Raleigh, N.C. — North Carolina Republicans say a group of five nonprofits have broken rules about not getting involved in campaigns that come with 501(c)3 status.
During a news conference at the party's headquarters this morning, lawyer and spokesman Kieran Shanahan called out five groups as "systematically targeting Republican candidates." All five groups sponsor a website and events under the "Out-of-Control" banner.
The Out-of-Control website focuses on what its authors describe as "unethical, unconstitutional and out of touch" policies put forward by Republican lawmakers, including House Speaker Thom Tillis, R-Mecklenburg, and Senate President Pro Tempore Phil Berger, R-Rockingham.
Shanahan said during the news conference that it is unfair to taxpayers for these groups to engage in political activities while getting tax breaks, including the ability to accept tax deductible donations.
The party has filed IRS complaints against the five groups, which are either listed as "Out-of-Control" sponsors on its website or have co-sponsored events with the group. They are:
- Institute for Southern Studies describes itself as a resource for those "working to bring lasting social and economic change to the region." In North Carolina political circles, it's best known for work critical of financial contributions to political campaigns by interests connected to former state Rep. Art Pope.
- North Carolina Justice Center is a liberal leaning group that focuses on state-level policy analysis. A reporter with its N.C. Policy Watch arm first raised questions that were cited in a federal indictment of Rep. Stephen LaRoque this week.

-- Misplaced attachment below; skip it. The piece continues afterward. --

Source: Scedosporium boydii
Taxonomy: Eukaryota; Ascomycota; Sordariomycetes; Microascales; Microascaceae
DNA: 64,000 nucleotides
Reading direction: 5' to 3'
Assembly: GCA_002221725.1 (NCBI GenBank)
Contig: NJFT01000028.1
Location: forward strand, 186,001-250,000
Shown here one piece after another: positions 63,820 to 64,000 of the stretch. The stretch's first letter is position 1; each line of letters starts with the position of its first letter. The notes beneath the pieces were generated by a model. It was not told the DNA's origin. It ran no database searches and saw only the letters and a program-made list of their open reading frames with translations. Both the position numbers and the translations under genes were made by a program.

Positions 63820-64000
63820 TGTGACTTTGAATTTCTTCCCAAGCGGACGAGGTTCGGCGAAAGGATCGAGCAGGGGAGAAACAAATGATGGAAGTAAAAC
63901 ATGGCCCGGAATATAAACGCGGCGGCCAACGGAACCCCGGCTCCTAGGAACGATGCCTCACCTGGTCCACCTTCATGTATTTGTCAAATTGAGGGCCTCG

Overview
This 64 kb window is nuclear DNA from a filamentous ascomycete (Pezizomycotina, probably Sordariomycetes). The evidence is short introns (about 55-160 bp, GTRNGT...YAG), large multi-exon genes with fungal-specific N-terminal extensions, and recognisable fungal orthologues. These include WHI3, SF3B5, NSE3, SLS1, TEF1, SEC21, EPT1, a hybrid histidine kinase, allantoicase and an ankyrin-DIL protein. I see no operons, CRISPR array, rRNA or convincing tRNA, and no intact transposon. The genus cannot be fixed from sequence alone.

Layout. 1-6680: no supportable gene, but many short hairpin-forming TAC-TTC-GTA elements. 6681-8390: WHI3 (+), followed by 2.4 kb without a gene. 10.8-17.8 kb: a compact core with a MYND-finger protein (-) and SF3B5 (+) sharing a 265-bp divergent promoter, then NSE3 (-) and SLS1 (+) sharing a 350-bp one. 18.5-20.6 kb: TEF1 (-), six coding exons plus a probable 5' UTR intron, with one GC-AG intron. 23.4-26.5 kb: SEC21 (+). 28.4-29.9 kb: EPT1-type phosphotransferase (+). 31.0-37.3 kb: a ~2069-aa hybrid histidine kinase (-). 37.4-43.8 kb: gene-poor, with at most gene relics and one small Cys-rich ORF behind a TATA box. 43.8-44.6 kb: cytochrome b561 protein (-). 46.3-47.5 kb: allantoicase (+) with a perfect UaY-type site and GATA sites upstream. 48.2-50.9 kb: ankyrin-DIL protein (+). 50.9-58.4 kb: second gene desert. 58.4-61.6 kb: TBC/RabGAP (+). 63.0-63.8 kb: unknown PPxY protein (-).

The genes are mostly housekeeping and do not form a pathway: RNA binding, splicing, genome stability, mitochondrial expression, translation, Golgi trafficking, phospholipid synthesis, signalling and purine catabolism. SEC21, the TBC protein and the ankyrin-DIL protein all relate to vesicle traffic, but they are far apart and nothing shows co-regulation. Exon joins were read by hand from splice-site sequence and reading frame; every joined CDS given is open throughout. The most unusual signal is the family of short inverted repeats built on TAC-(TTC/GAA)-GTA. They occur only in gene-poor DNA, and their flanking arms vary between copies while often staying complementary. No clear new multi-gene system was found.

- Democracy North Carolina describes itself as "a statewide nonpartisan organization that uses research, advocacy, organizing, civic engagement and training programs to address the key issues affecting democracy in North Carolina."
- ProgressNC, which has an affiliated 501(c)4. The rules of political engagement for (c)3 and (c)4 groups are slightly different, although it is the (c)3 group that is listed as a sponsor on the Out-of-Control website. Progress NC is probably best known for its (c)4 group's involvement in producing commercials targeting Republican gubernatorial candidate Pat McCrory.
- Project Ricochet, Inc. of NC, a group that bills itself as "finding practical solutions that assist minority youth who are prone to anti-social and gang affiliated behaviors while discovering positive and productive life-style alternatives." It run by Abeni El-Amin, who lost a Democratic primary in her run for state legislature this spring.
It's unclear what action, if any, the IRS might take. The most severe penalty, of course, would be a loss of the organizations' tax exempt status. And there's certainly an argument to be made that the "Out-of-Control" groups may have walked up to a line but did not cross it.